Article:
About the Manual

The Nerd Manual is meant to be both a useful resource for nerds and a guide for the people involved with nerds. If you're a nerd you can find information here that will help you improve your life and perhaps better understand yourself. If you're close friends with, dating, or married to a nerd, I want to give you insight into things nerds do that a lot of people have difficulty understanding.

I hope to avoid offending anyone--either nerd or non-nerd--but please understand that the manual will get into some sensitive topics, stray into contentious territories, and even use stereotypes to illustrate points. It's OK to disagree with something, but keep your comments civil.


Is Anything Nerdier Than True Love?

Quick! What's the nerdiest thing on the planet?

Star Wars? Nerf? Harry Potter? The Hobbit?

Maybe it's Lego?

If you're Kevin Ulrich of Brotherhood Workshop, the nerdiest thing on the planet is
true love...

rendered in Lego, or course.


Nerd Q&A: Is There Such a Thing as Nerdy Fitness?

JD Hancock -[ beGIn m8rnInG w8rk8ut ]-
What are some nerdy hobbies for getting into shape?

Thanks to fitness trackers, pretty much any physical activity can be nerdy these days, but there are some choices better suited to nerds than others.


Real Life Nerds: High School Student Sends Genetic Experiment to the ISS

The SpaceX Falcon 9 rocket is scheduled to carry the Dragon module on a resupply mission to the International Space Station today. In addition to food and supplies, the Dragon spacecraft includes 17-year-old Anna-Sophia Boguraev’s Genes in Space experiment.

Using a miniPCR DNA analysis system, Boguraev's experiment is designed to establish whether genetic changes to DNA and the weakened immune systems observed in astronauts are linked, a first step in safeguarding astronaut health in long duration missions, such as future Mars missions. Her experiment may open the door to detecting immune system alterations in space, as well as assessing astronaut health during space flight including genetic changes that could lead to cancer, neurological disorders, and developmental abnormalities. This will be one of the first experiments to use advanced DNA detection technologies in orbit.

The miniPCR kit will remain on board for future research projects. The machine’s portability, given its small mass and footprint, makes it ideally suited for DNA analysis on the ISS.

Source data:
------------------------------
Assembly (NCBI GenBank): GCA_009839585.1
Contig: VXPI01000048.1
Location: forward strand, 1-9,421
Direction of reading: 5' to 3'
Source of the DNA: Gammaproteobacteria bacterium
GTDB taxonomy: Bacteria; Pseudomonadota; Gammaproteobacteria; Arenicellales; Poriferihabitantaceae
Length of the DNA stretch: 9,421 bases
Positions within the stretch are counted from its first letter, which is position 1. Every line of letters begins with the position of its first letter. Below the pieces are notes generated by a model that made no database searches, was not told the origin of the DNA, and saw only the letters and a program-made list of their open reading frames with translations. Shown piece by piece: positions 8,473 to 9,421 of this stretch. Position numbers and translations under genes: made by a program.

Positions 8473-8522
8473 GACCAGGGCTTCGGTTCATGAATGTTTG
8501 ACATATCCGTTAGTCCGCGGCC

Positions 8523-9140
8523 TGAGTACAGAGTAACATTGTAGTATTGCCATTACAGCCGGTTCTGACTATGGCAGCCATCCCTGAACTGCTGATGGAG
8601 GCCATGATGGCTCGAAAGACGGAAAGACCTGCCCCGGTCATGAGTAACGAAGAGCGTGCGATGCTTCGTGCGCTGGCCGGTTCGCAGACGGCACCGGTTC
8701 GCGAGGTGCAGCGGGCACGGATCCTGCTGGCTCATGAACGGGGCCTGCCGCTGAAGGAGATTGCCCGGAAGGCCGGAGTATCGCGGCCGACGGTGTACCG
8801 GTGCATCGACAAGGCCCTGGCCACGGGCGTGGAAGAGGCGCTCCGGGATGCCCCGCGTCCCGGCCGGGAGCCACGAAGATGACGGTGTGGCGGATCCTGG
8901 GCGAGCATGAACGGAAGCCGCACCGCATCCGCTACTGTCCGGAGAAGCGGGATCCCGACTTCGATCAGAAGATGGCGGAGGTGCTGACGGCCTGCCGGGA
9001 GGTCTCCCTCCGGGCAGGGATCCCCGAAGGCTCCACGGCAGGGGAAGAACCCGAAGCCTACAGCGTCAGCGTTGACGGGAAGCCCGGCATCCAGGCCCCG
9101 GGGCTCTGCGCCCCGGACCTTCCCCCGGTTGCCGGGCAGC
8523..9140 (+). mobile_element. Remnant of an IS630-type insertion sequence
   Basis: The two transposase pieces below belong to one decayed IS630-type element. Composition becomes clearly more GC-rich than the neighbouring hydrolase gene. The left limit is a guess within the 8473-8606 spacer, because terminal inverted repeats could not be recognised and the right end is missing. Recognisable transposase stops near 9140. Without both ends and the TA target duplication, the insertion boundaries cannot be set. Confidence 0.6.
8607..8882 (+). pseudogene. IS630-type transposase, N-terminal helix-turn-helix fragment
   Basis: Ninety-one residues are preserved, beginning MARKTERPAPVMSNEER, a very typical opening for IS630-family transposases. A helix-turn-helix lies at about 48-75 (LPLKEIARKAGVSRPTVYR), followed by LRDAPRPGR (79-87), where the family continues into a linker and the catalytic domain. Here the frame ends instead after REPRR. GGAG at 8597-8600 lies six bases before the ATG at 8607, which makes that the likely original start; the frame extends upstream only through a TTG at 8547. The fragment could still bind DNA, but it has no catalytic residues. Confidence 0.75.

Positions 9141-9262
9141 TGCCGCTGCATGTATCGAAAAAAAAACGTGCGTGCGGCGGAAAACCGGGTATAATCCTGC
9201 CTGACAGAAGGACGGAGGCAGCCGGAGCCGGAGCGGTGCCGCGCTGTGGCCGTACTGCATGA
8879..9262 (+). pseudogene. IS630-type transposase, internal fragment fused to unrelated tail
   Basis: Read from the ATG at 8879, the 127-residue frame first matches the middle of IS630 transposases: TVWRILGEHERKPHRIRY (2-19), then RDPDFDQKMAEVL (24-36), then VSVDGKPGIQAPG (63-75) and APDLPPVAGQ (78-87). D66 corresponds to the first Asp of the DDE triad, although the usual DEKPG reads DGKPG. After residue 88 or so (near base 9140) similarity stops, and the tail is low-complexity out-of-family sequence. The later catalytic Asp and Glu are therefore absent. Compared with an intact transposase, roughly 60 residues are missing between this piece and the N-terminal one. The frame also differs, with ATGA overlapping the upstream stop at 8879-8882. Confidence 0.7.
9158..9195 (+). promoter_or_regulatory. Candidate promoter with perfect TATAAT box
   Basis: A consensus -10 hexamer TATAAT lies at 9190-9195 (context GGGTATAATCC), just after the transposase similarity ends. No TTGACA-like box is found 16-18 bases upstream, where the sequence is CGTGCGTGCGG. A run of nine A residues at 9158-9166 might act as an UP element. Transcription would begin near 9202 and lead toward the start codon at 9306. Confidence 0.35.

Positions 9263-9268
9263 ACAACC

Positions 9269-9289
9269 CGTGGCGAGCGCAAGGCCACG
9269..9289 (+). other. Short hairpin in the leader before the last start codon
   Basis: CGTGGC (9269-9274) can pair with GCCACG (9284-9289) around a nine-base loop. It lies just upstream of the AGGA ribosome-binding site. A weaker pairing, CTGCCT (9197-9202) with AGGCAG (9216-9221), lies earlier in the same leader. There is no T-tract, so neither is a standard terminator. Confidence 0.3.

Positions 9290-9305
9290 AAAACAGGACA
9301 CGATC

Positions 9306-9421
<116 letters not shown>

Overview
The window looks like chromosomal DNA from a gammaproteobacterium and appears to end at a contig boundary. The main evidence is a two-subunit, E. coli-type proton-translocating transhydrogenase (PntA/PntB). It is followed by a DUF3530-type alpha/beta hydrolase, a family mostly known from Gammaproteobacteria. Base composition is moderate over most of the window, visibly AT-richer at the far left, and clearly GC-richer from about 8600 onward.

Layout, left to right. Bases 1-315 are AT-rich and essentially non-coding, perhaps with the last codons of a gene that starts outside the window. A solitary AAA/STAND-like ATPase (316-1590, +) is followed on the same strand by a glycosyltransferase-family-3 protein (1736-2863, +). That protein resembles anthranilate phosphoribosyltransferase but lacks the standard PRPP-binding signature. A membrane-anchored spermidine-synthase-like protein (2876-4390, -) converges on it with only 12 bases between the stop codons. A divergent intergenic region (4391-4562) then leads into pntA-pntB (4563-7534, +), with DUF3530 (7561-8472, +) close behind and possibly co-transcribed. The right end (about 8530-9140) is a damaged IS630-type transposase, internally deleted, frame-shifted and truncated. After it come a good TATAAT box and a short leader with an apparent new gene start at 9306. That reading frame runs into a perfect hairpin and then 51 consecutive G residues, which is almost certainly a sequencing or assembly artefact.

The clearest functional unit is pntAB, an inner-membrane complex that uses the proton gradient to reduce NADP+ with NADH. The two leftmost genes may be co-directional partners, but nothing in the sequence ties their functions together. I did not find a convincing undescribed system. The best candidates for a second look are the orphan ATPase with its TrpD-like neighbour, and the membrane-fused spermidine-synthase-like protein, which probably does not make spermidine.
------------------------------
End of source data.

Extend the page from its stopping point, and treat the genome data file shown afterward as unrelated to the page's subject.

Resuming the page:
The Genes in Space contest is a US and UAE STEM competition that challenges students in grades 7 through 12 to propose DNA experiments that could solve space exploration problems using the unique environment of the ISS. The annual competition is currently accepting student research projects until April 20th. To learn more, visit GenesInSpace.org


Help Unravel the Mysteries of the Cosmos

A LIGO optics suspension - G. Grabeel/LIGO

On September 14, 2015 the twin Laser Interferometer Gravitational-wave Observatory (LIGO) detectors, measured gravitational waves--ripples in the fabric of spacetime--caused by a cataclysmic event far out in the cosmos. The discovery is the culmination of decades of research and development and the world-wide effort of thousands of researchers.

Now you can be part of the next discovery!

Join Einstein@Home, and use your computer's idle time to search for signals from spinning neutron stars using data from the LIGO gravitational-wave detectors, the Arecibo radio telescope, and the Fermi gamma-ray satellite.

Kip Thorne, Caltech’s Professor of Theoretical Physics, says, “with this discovery, we humans are embarking on a marvelous new quest: the quest to explore the warped side of the universe--objects and phenomena that are made from warped spacetime.” You can help on this quest to unravel the mysteries of the universe just by downloading a new screensaver. While your PC is sitting idle, it can analyze data from searches for gravitational wave signals. 

This first detection heralds a new era in astrophysics. The gravitational waves were produced by the collision of of two black holes. Black holes emit no light, so we had no way to see them, but with gravitational waves they shine like stars in a sea of darkness. The ultimate goal is to use “multi-messenger astronomy”, where gravitational wave detectors and telescopes that "see" in visible light, x-rays, gamma rays, radio waves, and even with neutrinos, all at the same time. Each method of observing provides a different look at the same objects, allowing them to be studied in multiple ways and revealing relationships and interactions never before observed.